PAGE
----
The Javy Vazquez trade turned my mind back to his initial acquisition.
The Yankee World Series loss in 2003 was a painful one. Today, we regard it as the end of the dynasty era. The Yankees made the World Series in 6 of 8 years, but had lost the last two. The Yankees wouldn’t make it back until they won the 2009 World Series, but with a decidedly different team. I strongly believe that the 2004 offseason was the most important of my lifetime for the Yankees, and for baseball as a whole.
Brian Cashman had a huge job on his hands after the 2003 World Series loss. The 2003 team was one heavily reliant on its starting pitching. Andy Pettitte, David Wells, Mike Mussina, and Roger Clemens were all 200 inning starters, and the bullpen was solid. The team’s position players were not so healthy. Years of pitching dominance and aging hitters had left the team with a lot of holes. Players like Raul Mondesi, Karim Garcia, Aaron Boone, Robin Ventura, Enrique Wilson, Ruben Sierra, and a declining Bernie Williams received significant playing time. Jason Giambi was about to fall off the steroids cliff, and Derek Jeter’s defense started to look real bad. To make matters worse, the Yankee farm system was at an all-time low.
The star rotation dissolved away from the Yankees. Roger Clemens and Andy Pettitte moved home to Houston. David Wells departed for San Diego. Jeff Nelson and other top relievers left for free agency. Brian Cashman had a gargantuan task on his hand: get back to the playoffs, despite a surging Red Sox team. He made the following moves:
- Acquired Kevin Brown for Jeff Weaver, Brandon Weeden, and Yhency Brazoban
- Acquired Javy Vazquez for Nick Johnson, Juan Rivera, and Randy Choate
- Signed Gary Sheffield to a 3-year, 37 million dollar contract
- Traded Alfonso Soriano and Joaquin Arias for Alex Rodriguez and cash
- Signed Tom Gordon to a 2-year, 7.25 million dollar contract
- Signed Paul Quantrill
- Signed Tony Clark
- Signed Orlando Hernandez
- Signed Travis Lee
- Moved Jose Contreras to the rotation
That’s a ton of action! And we thought the Yankees were busy this year. The 2003 and 2004 teams didn’t look a thing alike. Brian Cashman acquired two of the NL’s best pitchers in Brown and Vazquez, and arguably the two best available hitters in Sheffield and Rodriguez. He dealt from a position of strength with Nick Johnson, having Jason Giambi to man 1st base, and sacrificed star young 2b Alfonso Soriano to get the best player in baseball in Alex Rodriguez. Jose Contreras in 2003 looked great, and ready to start.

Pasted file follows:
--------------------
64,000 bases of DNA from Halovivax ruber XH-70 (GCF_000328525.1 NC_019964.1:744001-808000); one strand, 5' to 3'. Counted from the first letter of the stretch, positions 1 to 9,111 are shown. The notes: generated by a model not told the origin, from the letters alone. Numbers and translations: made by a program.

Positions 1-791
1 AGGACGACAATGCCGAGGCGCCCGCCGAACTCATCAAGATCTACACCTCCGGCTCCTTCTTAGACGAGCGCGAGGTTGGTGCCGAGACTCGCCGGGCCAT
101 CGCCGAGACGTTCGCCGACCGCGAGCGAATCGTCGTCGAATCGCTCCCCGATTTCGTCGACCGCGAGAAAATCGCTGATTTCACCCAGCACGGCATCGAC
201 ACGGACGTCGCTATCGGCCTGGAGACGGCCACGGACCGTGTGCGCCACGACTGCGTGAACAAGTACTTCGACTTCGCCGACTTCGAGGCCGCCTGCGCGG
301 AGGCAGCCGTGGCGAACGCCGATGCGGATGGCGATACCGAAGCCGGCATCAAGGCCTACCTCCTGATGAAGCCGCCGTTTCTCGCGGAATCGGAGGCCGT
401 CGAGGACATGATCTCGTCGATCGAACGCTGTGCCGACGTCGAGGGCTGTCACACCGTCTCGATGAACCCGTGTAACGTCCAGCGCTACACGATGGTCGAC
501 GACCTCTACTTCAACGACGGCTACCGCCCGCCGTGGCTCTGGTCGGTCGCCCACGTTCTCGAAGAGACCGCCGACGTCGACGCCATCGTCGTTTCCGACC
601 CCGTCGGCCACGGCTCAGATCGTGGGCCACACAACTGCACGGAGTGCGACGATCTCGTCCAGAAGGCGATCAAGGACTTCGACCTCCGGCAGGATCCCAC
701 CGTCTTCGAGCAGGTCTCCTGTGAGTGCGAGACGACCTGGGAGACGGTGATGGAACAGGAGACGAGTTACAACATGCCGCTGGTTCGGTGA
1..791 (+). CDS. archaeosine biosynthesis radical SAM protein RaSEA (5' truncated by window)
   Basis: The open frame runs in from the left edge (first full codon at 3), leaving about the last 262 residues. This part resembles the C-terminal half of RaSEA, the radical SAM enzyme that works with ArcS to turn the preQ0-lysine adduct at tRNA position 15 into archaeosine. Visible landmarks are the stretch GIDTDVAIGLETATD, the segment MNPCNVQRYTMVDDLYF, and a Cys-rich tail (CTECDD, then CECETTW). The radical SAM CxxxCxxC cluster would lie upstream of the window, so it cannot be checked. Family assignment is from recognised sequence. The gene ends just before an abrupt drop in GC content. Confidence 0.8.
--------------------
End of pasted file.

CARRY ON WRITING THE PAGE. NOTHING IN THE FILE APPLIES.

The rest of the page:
To make matters worse, things just didn’t seem to go according to plan all season. Giambi, Mussina, Vazquez, Brown, Contreras, and to a degree Alex Rodriguez struggled. However, the Yankees offset those issues with power. The 2004 team hit 242 home runs, including 16 from Tony Clark, 23 (!) from Derek Jeter, and 17 from Ruben Sierra. They won 101 games, and almost made it to the World Series.
2004 was the beginning of the arms race in the American League. The Yankees added 30 million dollars worth of payroll, and would add nearly 75 million from 2004 to 2005. It was the first “All star at every position” attempt by the Yankees, and they succeeded. While the pitching was left behind, its hard to fault Brian Cashman for that. On paper, the Yankee rotation in 2004 looked only a little bit worse than 2003. I think that Cashman did an excellent job, all things considered. I remember thinking that Vazquez in particular was a great move at the time, even if it didn’t work out.
Tomorrow, I’m going to take a look at the 2005 offseason, where I think Cashman deserves less praise. The late-Torre era had a lot of highlights and a lot of flaws, and this was the offseason where those stories started.
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